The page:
• Calculating how much to shift an individual letter
    • Applying the shift for an individual letter
  • Use modulo arithmetic to eliminate special cases.
  • Print the result all at once as a new String(…).
  • If you need to print an error message, print it to System.err, to avoid contaminating System.out, where it would be interpreted as legitimate output.

Suggested implementation

import java.util.Scanner;

public class BigBangCipher {
    private int k;

    public BigBangCipher(int k) {
        this.k = k;
    }

    /**
     * Shift for a character, given a 0-based index.
     */
    private int shift(int pos) {
        return 3 * (pos + 1) + this.k;
    }

    /**
     * Applies a Caesar cipher shift for an uppercase character.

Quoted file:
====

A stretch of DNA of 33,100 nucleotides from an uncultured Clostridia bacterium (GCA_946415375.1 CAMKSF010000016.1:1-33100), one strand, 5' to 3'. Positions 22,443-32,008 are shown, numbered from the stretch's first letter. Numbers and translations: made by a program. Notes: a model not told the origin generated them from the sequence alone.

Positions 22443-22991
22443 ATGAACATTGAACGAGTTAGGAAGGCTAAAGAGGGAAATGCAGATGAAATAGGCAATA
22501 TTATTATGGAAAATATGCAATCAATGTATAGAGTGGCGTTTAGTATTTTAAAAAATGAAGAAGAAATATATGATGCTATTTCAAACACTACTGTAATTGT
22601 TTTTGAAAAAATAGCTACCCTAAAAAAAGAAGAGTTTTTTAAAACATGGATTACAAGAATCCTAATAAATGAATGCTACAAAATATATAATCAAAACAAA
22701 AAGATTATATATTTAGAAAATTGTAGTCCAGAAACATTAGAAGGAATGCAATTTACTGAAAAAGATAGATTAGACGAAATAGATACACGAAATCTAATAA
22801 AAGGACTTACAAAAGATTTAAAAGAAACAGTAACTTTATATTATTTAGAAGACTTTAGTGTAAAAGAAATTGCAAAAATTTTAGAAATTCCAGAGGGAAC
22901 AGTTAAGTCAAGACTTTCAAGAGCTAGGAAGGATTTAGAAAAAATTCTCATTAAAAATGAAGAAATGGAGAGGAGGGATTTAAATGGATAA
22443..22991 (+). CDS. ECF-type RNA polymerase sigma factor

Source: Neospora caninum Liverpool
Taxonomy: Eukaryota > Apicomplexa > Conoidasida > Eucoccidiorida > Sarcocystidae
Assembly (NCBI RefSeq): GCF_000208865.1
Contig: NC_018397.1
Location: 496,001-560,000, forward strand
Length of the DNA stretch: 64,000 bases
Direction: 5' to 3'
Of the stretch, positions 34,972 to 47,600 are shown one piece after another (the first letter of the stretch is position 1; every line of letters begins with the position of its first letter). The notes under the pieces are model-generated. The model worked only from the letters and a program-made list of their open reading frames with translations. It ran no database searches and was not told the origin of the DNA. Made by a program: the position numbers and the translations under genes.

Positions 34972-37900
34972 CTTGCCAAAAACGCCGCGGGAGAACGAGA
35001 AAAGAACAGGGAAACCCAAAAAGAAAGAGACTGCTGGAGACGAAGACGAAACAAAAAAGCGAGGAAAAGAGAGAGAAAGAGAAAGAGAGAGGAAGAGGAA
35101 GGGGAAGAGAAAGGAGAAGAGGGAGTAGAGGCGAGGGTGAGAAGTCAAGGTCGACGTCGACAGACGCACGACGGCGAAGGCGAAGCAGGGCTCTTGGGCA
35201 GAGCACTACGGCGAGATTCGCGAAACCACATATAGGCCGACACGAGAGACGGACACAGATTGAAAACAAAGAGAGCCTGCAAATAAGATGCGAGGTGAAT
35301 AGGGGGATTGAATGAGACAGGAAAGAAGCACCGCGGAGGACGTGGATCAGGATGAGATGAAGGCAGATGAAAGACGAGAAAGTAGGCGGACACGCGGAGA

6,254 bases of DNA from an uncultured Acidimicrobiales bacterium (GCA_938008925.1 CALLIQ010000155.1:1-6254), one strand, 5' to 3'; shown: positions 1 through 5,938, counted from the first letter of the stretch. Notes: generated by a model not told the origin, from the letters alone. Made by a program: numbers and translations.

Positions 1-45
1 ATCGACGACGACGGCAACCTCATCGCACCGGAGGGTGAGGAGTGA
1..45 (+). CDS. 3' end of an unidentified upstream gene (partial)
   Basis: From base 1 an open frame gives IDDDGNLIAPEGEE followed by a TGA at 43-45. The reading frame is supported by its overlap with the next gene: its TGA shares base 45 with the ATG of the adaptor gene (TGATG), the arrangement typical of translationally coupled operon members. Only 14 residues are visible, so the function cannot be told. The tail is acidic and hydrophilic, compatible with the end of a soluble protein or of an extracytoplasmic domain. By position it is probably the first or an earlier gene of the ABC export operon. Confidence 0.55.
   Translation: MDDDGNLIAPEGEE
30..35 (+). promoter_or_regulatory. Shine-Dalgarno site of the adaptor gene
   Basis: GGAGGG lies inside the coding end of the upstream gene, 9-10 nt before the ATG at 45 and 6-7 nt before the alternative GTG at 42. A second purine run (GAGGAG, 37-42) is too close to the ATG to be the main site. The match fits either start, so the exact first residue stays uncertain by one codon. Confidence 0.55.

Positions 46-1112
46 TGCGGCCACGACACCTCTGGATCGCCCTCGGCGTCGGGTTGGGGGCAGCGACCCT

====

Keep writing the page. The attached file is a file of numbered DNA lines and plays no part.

*/
    private static char caesar(char c, int shift) {
        return (char)('A' + (c + shift - 'A' + 26) % 26);
    }

    public String decode(CharSequence cipherText) {
        char[] s = new char[cipherText.length()];
        for (int i = 0; i < s.length; i++) {
            s[i] = caesar(cipherText.charAt(i), -this.shift(i));
        }
        return new String(s);
    }

    public static void main(String[] args) {
        try (Scanner in = new Scanner(System.in)) {
            int k = Integer.parseInt(in.nextLine());
            BigBangCipher cipher = new BigBangCipher(k);
            System.out.println(cipher.decode(in.nextLine()));
        }
    }
}
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5
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Your solution seems generally sound. I would make a few changes: